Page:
Crime Victims’ Center lauded at 40th anniversary

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County officials, residents praise agency for decades of advocacy

By Kathleen Brady Shea, Managing Editor, The Times

State Sen. Andy Dinniman reads from a certificate honoring the Crime Victims' Center that he presented to Peggy Gusz, its  executive director.

State Sen. Andy Dinniman reads from a certificate honoring the Crime Victims’ Center that he presented to Peggy Gusz, its executive director.

The vast majority of residents go about their business with no need for the Crime Victims’ Center of Chester County, Inc. (CVC), and that’s not a problem, its members insist. But for those who do require its services, the agency delivers invaluable assistance – a sentiment that reverberated through its 40th anniversary celebration on Friday night.

Among the approximately 200 who gathered at the Downingtown County Club to celebrate the group’s accomplishments were government and law-enforcement officials, lawyers, volunteers, and a handful of victims.

In presenting a certificate of appreciation to Peggy Gusz, the CVC’s longtime director, County Commissioner Terence Farrell described the agency’s role as bittersweet, remarking that although it is regrettable that people are victimized, it’s fortunate that services exist to help them.

Commissioner Kathi Cozzone echoed his remarks but also added thanks on a personal level. She read a poignant letter from her sister-in-law, Janet Cozzone, who lost her daughter, Jesika Kavanagh, 19, of Downingtown, on Feb. 19, 2011, in a car crash caused by a speeding 17-year-old driver.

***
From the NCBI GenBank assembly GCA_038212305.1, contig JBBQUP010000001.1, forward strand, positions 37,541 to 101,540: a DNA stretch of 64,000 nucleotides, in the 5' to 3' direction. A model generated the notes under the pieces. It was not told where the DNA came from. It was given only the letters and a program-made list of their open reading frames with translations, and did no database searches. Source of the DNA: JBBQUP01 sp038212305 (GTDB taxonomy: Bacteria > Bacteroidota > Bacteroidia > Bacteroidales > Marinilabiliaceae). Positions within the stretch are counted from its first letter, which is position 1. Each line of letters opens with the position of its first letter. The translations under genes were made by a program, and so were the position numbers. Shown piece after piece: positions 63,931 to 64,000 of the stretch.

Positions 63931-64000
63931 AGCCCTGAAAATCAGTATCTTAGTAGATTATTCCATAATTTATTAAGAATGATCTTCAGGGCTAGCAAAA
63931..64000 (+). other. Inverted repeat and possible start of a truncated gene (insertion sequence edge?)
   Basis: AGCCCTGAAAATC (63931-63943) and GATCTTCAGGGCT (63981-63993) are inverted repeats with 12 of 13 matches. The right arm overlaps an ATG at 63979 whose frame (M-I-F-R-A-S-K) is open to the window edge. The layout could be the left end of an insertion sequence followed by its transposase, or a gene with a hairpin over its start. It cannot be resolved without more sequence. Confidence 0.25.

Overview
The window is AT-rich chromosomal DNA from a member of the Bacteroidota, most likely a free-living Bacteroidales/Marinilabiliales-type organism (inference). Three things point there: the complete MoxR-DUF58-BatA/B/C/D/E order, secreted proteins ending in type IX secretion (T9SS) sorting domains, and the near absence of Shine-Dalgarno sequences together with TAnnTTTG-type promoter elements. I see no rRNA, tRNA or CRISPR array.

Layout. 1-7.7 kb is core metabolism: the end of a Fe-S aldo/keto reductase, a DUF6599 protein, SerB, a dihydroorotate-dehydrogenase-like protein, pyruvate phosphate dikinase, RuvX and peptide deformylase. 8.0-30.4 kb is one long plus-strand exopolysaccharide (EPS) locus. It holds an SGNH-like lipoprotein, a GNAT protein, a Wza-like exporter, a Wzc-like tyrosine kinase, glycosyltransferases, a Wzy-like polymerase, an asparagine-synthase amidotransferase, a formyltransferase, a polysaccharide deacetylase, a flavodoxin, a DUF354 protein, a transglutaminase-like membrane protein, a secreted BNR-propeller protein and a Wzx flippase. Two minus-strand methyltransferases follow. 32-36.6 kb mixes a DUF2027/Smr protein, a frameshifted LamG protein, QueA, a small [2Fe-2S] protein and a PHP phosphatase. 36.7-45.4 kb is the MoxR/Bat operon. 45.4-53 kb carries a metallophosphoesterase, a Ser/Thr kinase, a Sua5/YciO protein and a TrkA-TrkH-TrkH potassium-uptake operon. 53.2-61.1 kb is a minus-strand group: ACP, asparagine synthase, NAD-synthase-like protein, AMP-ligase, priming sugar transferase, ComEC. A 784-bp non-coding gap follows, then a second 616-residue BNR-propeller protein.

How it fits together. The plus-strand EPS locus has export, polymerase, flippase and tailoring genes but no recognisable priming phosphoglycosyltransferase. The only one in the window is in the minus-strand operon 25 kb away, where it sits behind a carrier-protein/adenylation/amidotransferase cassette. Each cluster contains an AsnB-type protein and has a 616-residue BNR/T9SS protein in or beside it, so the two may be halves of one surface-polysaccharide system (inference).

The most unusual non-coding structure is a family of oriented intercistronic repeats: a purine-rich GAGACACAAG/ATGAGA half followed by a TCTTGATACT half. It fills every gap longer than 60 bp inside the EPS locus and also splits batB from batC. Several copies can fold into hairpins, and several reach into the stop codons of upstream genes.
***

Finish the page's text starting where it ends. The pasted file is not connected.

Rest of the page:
Describing her relationship with the center’s victim advocates, Janet Cozzone said: “Were it not for everyone at the Crime Victims’ Center who helped me through the most traumatic thing that could happen to a mother, I wouldn’t be where I am today, able to speak about my daughter Jesika without an emotional meltdown … I will forever be grateful that you came into my life, and I can never repay you for the new life that you have given me.”

Kathi Cozzone said she saw firsthand the lifeline that the center represented to her family. “I know exactly what you have done for thousands of others in the county,” she said.

State Sen. Andy Dinniman, also the bearer of a certificate, this one from the Senate, said he had witnessed ‘the amazing work” done by the CVC for a long time, pointing out that its success has inspired organizations as far way as Japan. “This Crime Victims’ Center is an absolute model,” Dinniman said, ensuring that “any victim of crime is treated with respect and dignity.”

Many of the veteran law-enforcers in attendance remembered the early days of the agency, which experienced resistance from police officers who had no time for meddling do-gooders. Chester County Det./Sgt. Michael McGinnis said that many of his colleagues realized that “law enforcement in Chester County was not addressing the needs of victims.” He said they became more accepting when they saw that the CVC “provides the methodology in which successful prosecution of offenders is accomplished while the overall needs of the victim remain paramount.”